Freedom to travel where you want is a fundamental democratic right.
But in recent days it feels as though anyone who wants to book a holiday abroad ever again is either a weird Covid denier, a sociopath or a vaccine sceptic.
The country is desperate for some hope and optimism.
Nothing symbolises that better than the prospect of a good summer, with a couple of weeks away either in the beautiful surrounds of this country or overseas.
Yet that notion, so vital for mental wellbeing — and something that underpins the multi-billion pound travel industry — is suddenly being treated as criminal.
At the same time, Government ministers and their advisers are issuing a series of grim proclamations.
Freedom to travel where you want is a fundamental democratic right. But in recent days it feels as though anyone who wants to book a holiday abroad ever again is either a weird Covid denier, a sociopath or a vaccine sceptic, writes DAVID BLUNKETT
We are being warned to put up with a miserable, puritanical regime for the foreseeable future — and any dissent is treated as irresponsible at best, and quite probably downright treacherous.
What is going on? Where is the upbeat outlook of just a few weeks ago?
We all remember how the Health Secretary, Matt Hancock, wept on television as he announced the rollout of the vaccines that promised an escape from this pandemic.
The Government repeatedly assures us that the vaccinations are on schedule, and that nearly all the most vulnerable people in our society have now had their first jab.
Scientists, who often disagree with each other, seem confident to tell us that the emerging Covid variants can be supressed with the vaccines.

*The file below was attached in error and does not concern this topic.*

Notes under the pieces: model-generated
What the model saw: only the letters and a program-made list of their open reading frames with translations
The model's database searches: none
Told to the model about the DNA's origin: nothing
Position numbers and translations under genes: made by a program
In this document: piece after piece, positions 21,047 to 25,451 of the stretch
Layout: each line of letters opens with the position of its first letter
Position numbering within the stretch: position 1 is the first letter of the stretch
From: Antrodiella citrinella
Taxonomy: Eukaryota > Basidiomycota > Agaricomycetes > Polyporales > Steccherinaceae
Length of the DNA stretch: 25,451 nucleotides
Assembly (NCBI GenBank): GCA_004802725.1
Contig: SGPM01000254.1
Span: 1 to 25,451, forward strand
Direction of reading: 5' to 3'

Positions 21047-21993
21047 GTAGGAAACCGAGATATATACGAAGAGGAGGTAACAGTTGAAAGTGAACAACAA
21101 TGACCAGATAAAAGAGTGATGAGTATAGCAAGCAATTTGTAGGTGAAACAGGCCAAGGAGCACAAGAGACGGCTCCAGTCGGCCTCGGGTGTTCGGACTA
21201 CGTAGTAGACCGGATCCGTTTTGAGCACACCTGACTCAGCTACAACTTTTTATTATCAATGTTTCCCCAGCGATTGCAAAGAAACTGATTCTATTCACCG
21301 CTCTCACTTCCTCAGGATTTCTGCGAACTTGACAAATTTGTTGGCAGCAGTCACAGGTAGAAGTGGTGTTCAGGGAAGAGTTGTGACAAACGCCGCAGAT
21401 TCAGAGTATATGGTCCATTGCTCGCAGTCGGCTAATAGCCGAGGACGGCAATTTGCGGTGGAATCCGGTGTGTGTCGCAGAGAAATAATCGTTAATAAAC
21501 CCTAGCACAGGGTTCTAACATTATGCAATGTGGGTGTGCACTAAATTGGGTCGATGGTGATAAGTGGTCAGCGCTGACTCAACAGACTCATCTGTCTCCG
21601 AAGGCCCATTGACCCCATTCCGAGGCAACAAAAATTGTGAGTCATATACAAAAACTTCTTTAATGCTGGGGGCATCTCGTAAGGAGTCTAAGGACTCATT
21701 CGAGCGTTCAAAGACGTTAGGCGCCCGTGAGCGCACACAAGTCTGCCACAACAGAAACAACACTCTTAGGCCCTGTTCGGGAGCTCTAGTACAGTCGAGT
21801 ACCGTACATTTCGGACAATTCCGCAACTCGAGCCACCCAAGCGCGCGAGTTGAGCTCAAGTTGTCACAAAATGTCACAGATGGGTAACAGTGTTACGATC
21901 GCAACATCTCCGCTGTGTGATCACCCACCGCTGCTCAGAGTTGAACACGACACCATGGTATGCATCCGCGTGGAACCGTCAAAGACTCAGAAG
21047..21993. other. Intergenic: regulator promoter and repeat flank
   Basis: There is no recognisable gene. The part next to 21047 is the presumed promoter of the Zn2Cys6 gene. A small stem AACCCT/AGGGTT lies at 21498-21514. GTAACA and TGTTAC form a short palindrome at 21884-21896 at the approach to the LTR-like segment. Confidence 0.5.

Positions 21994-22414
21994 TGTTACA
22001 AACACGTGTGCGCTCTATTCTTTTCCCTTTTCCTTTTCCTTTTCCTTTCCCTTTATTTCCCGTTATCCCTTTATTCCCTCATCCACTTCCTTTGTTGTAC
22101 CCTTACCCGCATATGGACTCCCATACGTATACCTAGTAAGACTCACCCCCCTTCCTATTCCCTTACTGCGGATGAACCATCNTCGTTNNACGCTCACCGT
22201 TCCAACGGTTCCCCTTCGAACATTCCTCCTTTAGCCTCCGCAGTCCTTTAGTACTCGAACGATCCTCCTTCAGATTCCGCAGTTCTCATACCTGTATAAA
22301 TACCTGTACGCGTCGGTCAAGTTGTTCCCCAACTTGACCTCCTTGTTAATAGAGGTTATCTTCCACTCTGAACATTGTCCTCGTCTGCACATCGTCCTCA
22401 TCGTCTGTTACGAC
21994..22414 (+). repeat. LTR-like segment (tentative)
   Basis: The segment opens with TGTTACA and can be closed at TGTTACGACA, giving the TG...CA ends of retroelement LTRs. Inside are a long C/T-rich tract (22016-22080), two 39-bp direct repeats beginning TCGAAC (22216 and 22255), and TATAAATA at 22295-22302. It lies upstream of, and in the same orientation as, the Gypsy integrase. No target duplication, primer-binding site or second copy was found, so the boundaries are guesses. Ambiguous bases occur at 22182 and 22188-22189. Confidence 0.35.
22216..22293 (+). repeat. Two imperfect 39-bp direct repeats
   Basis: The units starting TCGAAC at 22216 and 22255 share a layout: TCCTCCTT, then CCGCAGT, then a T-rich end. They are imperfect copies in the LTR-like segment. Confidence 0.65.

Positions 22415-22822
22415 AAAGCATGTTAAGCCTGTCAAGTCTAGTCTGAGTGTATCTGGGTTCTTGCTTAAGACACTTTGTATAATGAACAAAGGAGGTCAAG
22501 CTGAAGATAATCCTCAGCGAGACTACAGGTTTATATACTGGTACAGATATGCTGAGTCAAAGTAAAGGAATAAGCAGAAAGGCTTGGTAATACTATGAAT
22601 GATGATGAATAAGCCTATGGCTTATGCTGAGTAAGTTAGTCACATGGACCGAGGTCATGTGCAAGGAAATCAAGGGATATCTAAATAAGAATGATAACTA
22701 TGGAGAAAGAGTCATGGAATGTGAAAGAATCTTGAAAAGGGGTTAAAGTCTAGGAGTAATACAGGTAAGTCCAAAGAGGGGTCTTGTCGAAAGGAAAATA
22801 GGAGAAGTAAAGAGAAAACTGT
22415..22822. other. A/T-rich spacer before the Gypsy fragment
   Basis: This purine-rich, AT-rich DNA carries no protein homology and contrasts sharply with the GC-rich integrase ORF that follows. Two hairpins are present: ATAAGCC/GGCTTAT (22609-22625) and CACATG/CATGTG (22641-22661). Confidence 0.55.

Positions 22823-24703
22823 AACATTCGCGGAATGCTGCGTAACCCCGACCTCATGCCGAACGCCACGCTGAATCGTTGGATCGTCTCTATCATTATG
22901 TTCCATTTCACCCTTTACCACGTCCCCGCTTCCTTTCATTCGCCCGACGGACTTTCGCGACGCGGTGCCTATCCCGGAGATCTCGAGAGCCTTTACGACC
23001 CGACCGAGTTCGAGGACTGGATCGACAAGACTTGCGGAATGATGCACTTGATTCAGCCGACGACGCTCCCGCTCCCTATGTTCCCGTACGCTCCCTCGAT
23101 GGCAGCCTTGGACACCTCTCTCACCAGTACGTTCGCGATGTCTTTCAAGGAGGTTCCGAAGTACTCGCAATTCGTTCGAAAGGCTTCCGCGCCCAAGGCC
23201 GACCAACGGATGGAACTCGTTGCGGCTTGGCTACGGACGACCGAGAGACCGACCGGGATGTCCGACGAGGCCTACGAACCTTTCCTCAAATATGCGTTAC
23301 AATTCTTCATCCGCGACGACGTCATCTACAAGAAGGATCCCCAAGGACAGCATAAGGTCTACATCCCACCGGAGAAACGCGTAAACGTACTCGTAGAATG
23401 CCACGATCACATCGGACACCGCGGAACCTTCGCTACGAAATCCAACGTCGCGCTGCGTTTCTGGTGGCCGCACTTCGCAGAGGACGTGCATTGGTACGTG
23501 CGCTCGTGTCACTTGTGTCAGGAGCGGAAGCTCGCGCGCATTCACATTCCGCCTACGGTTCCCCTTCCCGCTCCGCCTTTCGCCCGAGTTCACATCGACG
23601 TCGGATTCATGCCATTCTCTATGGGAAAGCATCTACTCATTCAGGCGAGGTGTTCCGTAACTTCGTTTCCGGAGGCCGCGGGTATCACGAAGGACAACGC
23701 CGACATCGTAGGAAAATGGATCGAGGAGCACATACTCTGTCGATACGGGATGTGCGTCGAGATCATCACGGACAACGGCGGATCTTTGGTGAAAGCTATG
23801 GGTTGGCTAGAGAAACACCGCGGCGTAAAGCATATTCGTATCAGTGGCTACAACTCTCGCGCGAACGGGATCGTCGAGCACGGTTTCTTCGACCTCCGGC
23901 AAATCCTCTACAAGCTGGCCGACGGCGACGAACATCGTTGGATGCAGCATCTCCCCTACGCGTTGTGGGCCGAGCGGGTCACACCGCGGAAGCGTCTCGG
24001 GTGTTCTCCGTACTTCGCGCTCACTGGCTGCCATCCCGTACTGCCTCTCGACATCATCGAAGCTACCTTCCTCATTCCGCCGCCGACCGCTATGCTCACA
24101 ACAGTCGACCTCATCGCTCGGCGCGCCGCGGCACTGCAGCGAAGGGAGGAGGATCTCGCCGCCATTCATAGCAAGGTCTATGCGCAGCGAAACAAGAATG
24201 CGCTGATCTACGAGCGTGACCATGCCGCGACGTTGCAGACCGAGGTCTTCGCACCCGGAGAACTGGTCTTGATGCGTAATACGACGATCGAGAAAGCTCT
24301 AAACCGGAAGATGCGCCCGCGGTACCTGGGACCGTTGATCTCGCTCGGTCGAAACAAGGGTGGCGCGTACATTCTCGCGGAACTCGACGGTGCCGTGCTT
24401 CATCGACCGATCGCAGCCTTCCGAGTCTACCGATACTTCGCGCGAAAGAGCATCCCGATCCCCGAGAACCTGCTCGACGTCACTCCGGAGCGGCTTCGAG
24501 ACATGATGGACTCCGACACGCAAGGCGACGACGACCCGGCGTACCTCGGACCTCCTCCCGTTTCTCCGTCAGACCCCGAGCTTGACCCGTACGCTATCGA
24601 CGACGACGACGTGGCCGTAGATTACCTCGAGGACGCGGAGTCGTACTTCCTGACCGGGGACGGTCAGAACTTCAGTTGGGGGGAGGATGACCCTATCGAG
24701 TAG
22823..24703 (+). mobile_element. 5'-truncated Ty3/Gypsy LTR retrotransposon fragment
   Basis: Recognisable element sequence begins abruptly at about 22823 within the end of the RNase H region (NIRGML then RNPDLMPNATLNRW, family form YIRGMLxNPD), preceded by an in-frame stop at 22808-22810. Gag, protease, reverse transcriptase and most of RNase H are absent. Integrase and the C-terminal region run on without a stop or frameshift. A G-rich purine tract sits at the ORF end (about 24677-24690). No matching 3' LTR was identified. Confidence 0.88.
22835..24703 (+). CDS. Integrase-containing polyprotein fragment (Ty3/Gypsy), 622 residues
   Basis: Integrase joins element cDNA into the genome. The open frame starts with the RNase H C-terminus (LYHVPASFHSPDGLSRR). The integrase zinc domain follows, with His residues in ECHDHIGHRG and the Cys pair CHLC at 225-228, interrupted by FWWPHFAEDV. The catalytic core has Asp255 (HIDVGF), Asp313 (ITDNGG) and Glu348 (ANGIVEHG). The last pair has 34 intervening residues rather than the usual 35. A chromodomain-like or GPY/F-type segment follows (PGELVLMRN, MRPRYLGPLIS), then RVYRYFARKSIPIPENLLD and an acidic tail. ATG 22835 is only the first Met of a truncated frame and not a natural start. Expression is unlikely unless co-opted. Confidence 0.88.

Death rates as well as new cases are falling, and transmission levels (the R-number) are down too.
If this is all true, as we all fervently hope and believe, then the talk has to be of lifting restrictions within weeks and months — not years. We need a government with the courage to lead us out of this.
Instead, what we are seeing is indecision, inconsistency and contradiction. This is a terrible combination.
The message from the top needs to be strong and clear: we are going to get the population vaccinated, reduce the death rate and put the country back on its feet as soon as possible. People have to be free to start living again.
That is not an extremist agenda. It is the only way to save our whole way of life.
I would understand the pessimism pouring out of Whitehall if the vaccines had been a failure.
That would be a catastrophe, and one that offered a very poor prognosis for Britain’s future. Thank God, it is not the case.
The country is desperate for some hope and optimism. Nothing symbolises that better than the prospect of a good summer, with a couple of weeks away either in the beautiful surrounds of this country or overseas
We cannot continue to concentrate on Covid to the exclusion of all other health problems.
Lockdown is affecting people’s physical and mental wellbeing in countless other ways — the soaring rate of untreated cancers, for example.
Yesterday it was revealed that nearly 225,000 people have waited more than 12 months for routine hospital treatment — the highest number since April 2008.
It seemed until the beginning of February that the targets were clear: get the virus under control, protect the NHS from collapse.
But every new day seems to bring new targets, the latest being an apparently arbitrary decision by some health advisers that the number of new Covid cases must fall by 99 per cent, from 750,000 to just 7,500, before we can even consider the relaxation of restrictions.